I'm not in any sort of position to write definitively about what might happen to S4C's budget next Wednesday - when the Chancellor stands up in the House of Commons to inform us of his Spending Review decisions. But I do note that there's been a fair bit of media comment yesterday and today. It may even be that I have 'inadvertantly' caused a bit of it.
Last Thursday morn I asked Andrew Lansley, the Leader of the House during his weekly Business Statement session if he would arrange a debate on the value to the cultural life of Wales of S4C. I also pointed out to the Chamber how important S4C is to the development and promotion of the Welsh Language. Inevitably, the the truffle hounds at the BBC spotted this morsel, and wondered why I would be asking such a question at this time. They guessed it might be connected with a concern for next week's CSR announcement. Anyway, on Friday I had a call Radio Cymru asking if I'd do an interview for Post Prynhawn. I agreed, without realising that S4C and DCMS had already been contacted.
What I said, basically was this. Because of the scale and nature of cuts agreed to the S4C budget in 2010, there is now a strong case for not cutting any further at present. S4C is hugely important to the cultural and business life of Wales, as well as to the Welsh Language. I understand that the UK Govt is facing huge financial problems, and has to make significant reductions in spending - but any reduction in S4C's budget should be minimised (if there is to be any cut at all). This only repeated what I had said to Secretary of State, Maria Miller previously. All we can do now is wait until Wednesday. But we can look back at the history of all this.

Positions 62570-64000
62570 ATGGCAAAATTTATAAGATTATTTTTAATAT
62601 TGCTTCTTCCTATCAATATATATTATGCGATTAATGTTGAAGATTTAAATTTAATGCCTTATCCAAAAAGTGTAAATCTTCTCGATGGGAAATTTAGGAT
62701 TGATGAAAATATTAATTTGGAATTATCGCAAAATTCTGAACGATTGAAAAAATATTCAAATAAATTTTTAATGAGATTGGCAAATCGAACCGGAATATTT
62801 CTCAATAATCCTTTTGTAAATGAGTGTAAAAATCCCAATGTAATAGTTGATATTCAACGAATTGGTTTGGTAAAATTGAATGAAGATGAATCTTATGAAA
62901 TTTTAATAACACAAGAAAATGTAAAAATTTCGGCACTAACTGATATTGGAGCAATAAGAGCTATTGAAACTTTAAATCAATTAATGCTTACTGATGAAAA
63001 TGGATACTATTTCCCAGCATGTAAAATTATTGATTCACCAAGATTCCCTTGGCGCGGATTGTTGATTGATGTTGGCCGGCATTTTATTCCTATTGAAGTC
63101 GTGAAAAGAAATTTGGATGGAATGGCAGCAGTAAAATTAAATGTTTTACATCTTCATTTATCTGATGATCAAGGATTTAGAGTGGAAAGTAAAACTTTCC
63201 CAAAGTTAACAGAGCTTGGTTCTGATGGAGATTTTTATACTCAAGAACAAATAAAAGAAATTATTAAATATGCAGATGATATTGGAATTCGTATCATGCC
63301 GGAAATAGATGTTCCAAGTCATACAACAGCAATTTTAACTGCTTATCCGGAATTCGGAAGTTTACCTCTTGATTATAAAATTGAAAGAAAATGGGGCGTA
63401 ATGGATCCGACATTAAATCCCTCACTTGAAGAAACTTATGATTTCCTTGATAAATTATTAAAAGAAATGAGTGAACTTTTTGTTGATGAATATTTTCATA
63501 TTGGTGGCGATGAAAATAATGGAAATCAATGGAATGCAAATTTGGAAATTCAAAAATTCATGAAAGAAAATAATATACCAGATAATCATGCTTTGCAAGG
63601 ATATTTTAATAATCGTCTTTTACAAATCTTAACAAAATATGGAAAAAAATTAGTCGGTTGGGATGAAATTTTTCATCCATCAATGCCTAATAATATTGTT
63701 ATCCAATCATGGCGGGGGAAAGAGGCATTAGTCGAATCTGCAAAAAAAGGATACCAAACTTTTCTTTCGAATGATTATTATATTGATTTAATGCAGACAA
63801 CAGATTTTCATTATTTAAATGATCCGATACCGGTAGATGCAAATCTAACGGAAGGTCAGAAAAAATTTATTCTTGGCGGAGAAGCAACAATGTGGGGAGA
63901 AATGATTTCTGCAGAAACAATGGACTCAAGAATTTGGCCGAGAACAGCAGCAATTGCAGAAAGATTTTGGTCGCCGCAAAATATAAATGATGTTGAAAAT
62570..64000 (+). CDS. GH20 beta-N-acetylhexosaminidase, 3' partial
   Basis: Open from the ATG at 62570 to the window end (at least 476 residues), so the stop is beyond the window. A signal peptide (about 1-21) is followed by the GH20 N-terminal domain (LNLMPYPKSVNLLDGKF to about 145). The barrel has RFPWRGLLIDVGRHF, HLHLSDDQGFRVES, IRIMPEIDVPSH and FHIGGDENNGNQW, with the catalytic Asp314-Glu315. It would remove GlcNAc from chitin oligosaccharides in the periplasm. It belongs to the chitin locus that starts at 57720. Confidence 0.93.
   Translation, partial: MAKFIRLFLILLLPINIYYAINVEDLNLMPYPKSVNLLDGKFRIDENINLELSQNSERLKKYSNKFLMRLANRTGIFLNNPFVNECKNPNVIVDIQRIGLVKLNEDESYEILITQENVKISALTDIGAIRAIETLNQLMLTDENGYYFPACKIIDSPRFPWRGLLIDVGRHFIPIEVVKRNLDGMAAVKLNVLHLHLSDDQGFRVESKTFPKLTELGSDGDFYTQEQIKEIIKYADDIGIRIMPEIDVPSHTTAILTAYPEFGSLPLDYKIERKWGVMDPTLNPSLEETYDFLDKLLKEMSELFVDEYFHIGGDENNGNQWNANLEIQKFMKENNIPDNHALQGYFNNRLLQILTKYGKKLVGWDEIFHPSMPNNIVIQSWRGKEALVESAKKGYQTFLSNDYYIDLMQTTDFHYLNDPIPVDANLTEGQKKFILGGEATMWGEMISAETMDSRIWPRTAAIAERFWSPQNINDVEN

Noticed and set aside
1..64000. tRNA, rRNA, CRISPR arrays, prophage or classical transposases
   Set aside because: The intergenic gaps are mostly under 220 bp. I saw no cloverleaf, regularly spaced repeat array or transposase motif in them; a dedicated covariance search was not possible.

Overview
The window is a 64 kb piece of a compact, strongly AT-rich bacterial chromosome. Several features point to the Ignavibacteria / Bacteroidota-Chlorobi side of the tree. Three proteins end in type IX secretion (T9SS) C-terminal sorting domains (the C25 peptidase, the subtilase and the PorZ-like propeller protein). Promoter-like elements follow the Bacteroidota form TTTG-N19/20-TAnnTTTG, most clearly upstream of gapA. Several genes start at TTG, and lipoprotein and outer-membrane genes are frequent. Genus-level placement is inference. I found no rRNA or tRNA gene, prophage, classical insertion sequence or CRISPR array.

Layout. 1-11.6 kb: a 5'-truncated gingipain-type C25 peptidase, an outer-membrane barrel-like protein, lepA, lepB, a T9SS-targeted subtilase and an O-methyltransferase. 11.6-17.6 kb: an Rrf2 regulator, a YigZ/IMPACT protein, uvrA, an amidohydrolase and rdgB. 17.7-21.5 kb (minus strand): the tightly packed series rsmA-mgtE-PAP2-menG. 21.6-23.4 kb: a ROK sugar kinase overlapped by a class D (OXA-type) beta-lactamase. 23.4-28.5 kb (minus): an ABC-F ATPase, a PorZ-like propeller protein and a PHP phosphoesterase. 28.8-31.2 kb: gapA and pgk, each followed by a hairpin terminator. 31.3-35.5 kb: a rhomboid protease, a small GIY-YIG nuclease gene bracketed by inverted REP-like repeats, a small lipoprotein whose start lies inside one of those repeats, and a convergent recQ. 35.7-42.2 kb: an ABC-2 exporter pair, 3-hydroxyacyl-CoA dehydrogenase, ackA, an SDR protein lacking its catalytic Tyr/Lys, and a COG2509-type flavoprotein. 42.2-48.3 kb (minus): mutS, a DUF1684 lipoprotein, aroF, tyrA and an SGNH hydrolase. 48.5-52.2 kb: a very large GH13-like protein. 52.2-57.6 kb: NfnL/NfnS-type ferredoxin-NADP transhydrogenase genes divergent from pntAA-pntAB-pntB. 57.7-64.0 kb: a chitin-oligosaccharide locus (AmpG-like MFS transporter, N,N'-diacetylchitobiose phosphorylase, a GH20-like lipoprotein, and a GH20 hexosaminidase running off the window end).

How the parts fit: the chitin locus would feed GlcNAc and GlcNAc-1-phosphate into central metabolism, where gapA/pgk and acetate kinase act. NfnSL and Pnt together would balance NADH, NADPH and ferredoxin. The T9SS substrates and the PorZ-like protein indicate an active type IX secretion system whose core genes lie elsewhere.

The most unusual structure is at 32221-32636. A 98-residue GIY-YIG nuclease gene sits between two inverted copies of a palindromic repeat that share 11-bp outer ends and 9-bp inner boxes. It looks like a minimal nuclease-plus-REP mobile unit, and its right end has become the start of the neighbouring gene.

When S4C was established in 1980, its annual budget was linked to an inflation formula. By 2010, the budget had risen to about £100million per annum - plus about £20million's worth of programming from the BBC. When every other budget was being cut, this could not continue. The inflation link was ended by the Public Bodies Act. I served on the Public Bodies Bill in Committee and received about 1200 emails protesting. Even more dramatically, most of the responsibility for the reduced budget was transferred to the BBC. Today, the BBC grant is around £70million, derived from its Licence Fee money. DCMS grants only about £6.7million. This meant a substantial cut in S4C funding overall, and an over 90% cut in the DCMS annual payment. That's where we are now.
Seems that there are rumours in the Welsh media world suggesting that the Sec of State might just abolish the DCMS payment altogether. No idea whether this is the case or not. I very much hope its not. I would be hugely disappointed to me if it were to be so. I would not be able to say anything else. Lets hope its just empty rumour. If it were to be true, I wonder whether the Welsh Gov't would be tempted to step in to help. Not sure whether it can, since broadcasting isn't devolved. But the Welsh Gov't can certainly invest money in the creative industries. It would seem odd if funding for S4C was emanating from the Welsh Gov't (with none from the UK Gov't) while broadcasting remained undevolved. Be an interesting position. But this is silly - all pointless conjecture. But I suppose, rather like a question to the Leader of the House, there's usually some underlying reason for 'pointless conjecture'.